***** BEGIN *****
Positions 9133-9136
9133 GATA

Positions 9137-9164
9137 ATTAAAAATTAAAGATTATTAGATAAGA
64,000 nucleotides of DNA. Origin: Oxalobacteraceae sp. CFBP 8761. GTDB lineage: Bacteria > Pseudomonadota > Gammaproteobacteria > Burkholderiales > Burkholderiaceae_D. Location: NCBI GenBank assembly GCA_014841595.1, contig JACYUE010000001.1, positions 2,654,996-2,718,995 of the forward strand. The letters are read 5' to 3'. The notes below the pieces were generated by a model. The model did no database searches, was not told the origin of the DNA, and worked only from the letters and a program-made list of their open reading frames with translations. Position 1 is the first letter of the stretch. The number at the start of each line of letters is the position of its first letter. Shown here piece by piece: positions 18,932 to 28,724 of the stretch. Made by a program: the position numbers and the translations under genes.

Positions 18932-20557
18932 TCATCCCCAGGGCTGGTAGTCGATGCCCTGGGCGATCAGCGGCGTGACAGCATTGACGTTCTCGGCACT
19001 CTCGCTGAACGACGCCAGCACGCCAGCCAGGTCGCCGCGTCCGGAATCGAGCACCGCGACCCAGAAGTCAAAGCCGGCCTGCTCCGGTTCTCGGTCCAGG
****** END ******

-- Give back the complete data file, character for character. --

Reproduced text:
Positions 9133-9136
9133 GATA

Positions 9137-9164
9137 ATTAAAAATTAAAGATTATTAGATAAGA
64,000 nucleotides of DNA. Origin: Oxalobacteraceae sp. CFBP 8761. GTDB lineage: Bacteria > Pseudomonadota > Gammaproteobacteria > Burkholderiales > Burkholderiaceae_D. Location: NCBI GenBank assembly GCA_014841595.1, contig JACYUE010000001.1, positions 2,654,996-2,718,995 of the forward strand. The letters are read 5' to 3'. The notes below the pieces were generated by a model. The model did no database searches, was not told the origin of the DNA, and worked only from the letters and a program-made list of their open reading frames with translations. Position 1 is the first letter of the stretch. The number at the start of each line of letters is the position of its first letter. Shown here piece by piece: positions 18,932 to 28,724 of the stretch. Made by a program: the position numbers and the translations under genes.

Positions 18932-20557
18932 TCATCCCCAGGGCTGGTAGTCGATGCCCTGGGCGATCAGCGGCGTGACAGCATTGACGTTCTCGGCACT
19001 CTCGCTGAACGACGCCAGCACGCCAGCCAGGTCGCCGCGTCCGGAATCGAGCACCGCGACCCAGAAGTCAAAGCCGGCCTGCTCCGGTTCTCGGTCCAGG